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Vampire's KissUSA 1989
Directed by Robert Bierman
Running time 88 minutes
Vampire’s Kiss is a smart movie. A little too keen to say so but nevertheless as a comedy it’s funny – not because of its jokes (there are none) but for its persistent and perverse tongue-in-cheek excessiveness.
Nicholas Cage plays Peter Loew (perhaps a homage to Peter Lorre) a typical 80s New York yuppie, suit by day, pick-up artist by night who is seeing a psychiatrist (Elizabeth Ashley) for depression. One night, he picks up a hottie (Jennifer Beals) who at the height of their passion sinks her fangs into his neck. Peter’s behaviour starts to become erratic and eventually he realizes that he’s been turned into a vampire.
Robert Bierman’s film which was written by Joseph Minion who penned Martin Scorsese’s inexplicably much-admired 1985 film, After Hours. This film has a similar mainstream look but in the service of B grade content it is much more deserving of cult status. Going above and beyond the call of duty (apparently he really ate that cockroach) Nicholas Cage delivers a tour de force of over-acting, as if The Joker were burlesquing Max Schrek. This grandstanding sweeps all before it although as Bierman ramps up the joke with more and obvious ludicrosity its appeal diminishes somewhat and the ending is rather anti-climactic.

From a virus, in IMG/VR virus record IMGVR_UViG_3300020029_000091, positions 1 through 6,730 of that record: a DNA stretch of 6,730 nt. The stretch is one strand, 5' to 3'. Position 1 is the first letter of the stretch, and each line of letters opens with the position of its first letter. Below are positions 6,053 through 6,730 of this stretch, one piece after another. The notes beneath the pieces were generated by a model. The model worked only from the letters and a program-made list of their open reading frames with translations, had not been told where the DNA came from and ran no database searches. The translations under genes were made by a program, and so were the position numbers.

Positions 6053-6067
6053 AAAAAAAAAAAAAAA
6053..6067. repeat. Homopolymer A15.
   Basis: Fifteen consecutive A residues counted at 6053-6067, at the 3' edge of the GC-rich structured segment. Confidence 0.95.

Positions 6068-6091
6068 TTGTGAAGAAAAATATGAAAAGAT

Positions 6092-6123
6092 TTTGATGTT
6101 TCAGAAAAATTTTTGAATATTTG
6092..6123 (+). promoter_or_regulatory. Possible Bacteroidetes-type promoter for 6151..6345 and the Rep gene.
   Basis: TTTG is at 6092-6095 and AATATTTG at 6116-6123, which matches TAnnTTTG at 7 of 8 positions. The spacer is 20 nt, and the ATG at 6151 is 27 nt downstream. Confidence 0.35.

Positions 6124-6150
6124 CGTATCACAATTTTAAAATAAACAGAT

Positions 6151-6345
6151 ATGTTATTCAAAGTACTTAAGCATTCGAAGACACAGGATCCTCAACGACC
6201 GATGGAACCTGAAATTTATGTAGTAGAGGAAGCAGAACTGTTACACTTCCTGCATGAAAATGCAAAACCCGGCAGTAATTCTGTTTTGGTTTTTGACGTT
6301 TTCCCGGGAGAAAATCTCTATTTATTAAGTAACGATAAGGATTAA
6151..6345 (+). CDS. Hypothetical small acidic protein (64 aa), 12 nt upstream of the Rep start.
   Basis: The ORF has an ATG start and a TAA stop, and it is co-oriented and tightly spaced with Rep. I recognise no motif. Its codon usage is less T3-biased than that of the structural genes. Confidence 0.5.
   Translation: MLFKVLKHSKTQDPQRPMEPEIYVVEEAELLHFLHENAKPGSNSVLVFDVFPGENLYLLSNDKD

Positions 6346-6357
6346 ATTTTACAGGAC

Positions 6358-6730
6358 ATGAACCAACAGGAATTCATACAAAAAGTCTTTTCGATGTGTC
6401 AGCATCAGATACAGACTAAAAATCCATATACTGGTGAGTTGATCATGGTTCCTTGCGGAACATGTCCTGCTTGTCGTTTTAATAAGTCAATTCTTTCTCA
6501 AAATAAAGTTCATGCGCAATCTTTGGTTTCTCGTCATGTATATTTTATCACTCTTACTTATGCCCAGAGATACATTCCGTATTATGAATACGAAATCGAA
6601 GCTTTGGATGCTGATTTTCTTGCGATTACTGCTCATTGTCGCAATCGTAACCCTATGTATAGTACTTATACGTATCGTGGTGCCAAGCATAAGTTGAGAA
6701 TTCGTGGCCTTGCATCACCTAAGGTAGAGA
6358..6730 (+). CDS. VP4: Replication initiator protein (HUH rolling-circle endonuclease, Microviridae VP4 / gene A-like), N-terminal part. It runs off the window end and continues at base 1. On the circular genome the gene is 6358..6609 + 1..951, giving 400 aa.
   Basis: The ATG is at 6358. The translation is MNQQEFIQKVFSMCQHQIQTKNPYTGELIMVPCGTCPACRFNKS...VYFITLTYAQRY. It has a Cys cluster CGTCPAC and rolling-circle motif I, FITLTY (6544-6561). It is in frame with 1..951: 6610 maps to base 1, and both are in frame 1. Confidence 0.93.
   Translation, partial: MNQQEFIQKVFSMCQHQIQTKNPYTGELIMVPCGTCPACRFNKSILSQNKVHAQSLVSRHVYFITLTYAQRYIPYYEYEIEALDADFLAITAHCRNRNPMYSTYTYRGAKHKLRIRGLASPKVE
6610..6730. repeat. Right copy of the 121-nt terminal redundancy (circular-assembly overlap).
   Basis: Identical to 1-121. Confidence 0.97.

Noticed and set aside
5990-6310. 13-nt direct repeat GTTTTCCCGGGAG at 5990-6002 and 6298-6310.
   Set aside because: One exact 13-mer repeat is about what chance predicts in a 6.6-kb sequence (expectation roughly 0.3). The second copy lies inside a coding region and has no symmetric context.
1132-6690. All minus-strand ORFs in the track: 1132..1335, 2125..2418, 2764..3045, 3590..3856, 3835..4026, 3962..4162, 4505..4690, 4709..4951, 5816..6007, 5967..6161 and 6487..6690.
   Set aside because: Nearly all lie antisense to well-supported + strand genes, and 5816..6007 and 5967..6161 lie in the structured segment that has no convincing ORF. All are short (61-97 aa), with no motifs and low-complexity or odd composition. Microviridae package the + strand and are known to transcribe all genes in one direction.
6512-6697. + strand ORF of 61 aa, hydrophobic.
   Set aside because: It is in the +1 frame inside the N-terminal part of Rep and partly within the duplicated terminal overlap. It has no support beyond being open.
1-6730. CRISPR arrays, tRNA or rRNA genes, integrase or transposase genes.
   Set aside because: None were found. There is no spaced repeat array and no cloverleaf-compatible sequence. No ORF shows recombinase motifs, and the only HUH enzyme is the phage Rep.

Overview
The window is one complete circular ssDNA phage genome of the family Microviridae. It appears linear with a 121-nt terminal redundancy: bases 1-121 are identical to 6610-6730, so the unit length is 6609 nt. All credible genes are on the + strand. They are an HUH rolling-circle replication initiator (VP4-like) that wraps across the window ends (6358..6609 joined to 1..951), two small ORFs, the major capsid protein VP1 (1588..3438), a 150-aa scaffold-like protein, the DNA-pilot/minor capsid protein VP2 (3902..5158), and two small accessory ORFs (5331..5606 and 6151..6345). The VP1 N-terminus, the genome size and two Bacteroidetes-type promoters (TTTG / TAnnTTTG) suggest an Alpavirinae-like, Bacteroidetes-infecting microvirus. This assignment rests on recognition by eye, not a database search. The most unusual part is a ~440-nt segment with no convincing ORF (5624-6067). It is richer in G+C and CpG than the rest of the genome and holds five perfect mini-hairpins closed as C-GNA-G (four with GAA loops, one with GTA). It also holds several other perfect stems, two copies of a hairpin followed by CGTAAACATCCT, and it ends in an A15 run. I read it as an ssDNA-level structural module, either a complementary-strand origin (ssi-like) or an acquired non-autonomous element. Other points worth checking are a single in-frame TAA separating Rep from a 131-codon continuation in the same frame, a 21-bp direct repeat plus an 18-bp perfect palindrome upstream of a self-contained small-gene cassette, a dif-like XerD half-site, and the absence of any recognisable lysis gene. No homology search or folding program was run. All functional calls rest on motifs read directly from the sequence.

Vampire’s Kiss doesn’t have the tragi-comic chops of delusional comedies such as Scorsese’s King Of Comedy or Ben Stiller’s The Cable Guy but if you like wryly off-beat humour it’s a better-than-average diversion.